I have two very vivid childhood memories tied to bees. One is catching them in jars, and the other is being stung as they escaped or were released from said glass. We thought it was so exciting! As an adult I find it kind of strange to think back to those days, and how much fun we had tormenting the poor bees! Little did we know that the bees are endangered… Because of this I decided to create a teaching resource that could include multiple subjects and topics. I’ve combined language, science/biology and crafts to teach students about bees and pollination.
The starting point is a fact-based reader about Bees and pollination. In this reader I address the 15 following questions in a consise and comprehensible way:
|A sample page.|
- What is pollination?
- Why are bees so important?
- Which crops woud disappear without bees?
- Why do bees transport pollen?
- What is a bee’s anatomy like?
- Where do bees live?
- What is a queen bee?
- What is a bee’s life cycle like?
- Which different roles do bees have?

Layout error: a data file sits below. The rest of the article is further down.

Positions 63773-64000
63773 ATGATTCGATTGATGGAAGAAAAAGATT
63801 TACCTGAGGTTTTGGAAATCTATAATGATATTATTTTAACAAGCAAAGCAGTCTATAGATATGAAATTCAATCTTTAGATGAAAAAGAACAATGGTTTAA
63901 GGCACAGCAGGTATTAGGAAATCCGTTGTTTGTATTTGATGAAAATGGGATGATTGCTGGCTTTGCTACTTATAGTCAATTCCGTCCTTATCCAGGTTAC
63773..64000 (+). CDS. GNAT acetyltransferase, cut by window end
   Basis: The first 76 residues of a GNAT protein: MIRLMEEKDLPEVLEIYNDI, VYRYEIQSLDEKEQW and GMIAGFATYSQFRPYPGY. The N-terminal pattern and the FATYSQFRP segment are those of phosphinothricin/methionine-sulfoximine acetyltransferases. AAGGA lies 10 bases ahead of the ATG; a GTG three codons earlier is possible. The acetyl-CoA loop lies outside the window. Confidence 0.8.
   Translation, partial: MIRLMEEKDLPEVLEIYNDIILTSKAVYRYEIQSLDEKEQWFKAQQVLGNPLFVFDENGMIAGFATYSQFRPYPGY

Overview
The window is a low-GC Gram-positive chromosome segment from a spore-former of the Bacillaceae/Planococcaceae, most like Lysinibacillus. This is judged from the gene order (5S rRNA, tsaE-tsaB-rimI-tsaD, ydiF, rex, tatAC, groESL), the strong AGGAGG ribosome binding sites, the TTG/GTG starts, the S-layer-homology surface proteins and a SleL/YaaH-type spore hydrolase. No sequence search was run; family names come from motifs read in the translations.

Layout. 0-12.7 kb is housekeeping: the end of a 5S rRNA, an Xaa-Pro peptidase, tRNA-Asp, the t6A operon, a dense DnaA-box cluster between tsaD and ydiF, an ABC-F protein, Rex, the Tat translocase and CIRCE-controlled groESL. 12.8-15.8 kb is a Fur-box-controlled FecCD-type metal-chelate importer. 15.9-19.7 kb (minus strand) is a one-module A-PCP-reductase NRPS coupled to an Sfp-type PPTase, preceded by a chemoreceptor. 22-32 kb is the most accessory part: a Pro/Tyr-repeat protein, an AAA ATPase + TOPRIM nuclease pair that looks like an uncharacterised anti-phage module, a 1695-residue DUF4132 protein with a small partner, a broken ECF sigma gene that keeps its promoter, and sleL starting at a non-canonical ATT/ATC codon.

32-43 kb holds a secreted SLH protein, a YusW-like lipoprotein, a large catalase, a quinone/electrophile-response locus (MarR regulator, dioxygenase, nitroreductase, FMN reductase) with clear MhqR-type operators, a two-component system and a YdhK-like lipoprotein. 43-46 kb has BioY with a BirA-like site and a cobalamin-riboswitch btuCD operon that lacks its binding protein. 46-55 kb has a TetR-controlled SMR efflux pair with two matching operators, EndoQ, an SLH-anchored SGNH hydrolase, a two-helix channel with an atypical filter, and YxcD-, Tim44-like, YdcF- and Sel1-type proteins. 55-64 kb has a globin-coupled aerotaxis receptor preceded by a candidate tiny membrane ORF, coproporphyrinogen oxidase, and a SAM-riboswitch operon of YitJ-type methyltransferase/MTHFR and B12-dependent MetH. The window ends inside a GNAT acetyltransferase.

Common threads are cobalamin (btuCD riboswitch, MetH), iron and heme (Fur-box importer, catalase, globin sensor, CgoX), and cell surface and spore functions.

- What does a beekeeper do?
- Which products do the bees make?
- How is honey made?
- Why are the bees endangered?
- What is being done to save the bees?
- What can you do to help?
Initially this teaching resource was limited to language and science/biology. We used the reader in print, and on the computer/smart board, working on reading comprehension. It soon became clear to me that the students were highly motivated to do something. Creating that kind of motivation without following through felt wrong, so I developed two complimentary projects:
- planting flowers
- building insect housing
Within the frames of the projects you can also include writing logs – how did the field of flowers look today? How many bees have we seen? This also prompts the inclusion of math, as you can measure sprouts, keep statistics and so on. My students found it particularly exciting to measure the sunflowers – none of us expected them to grow that big!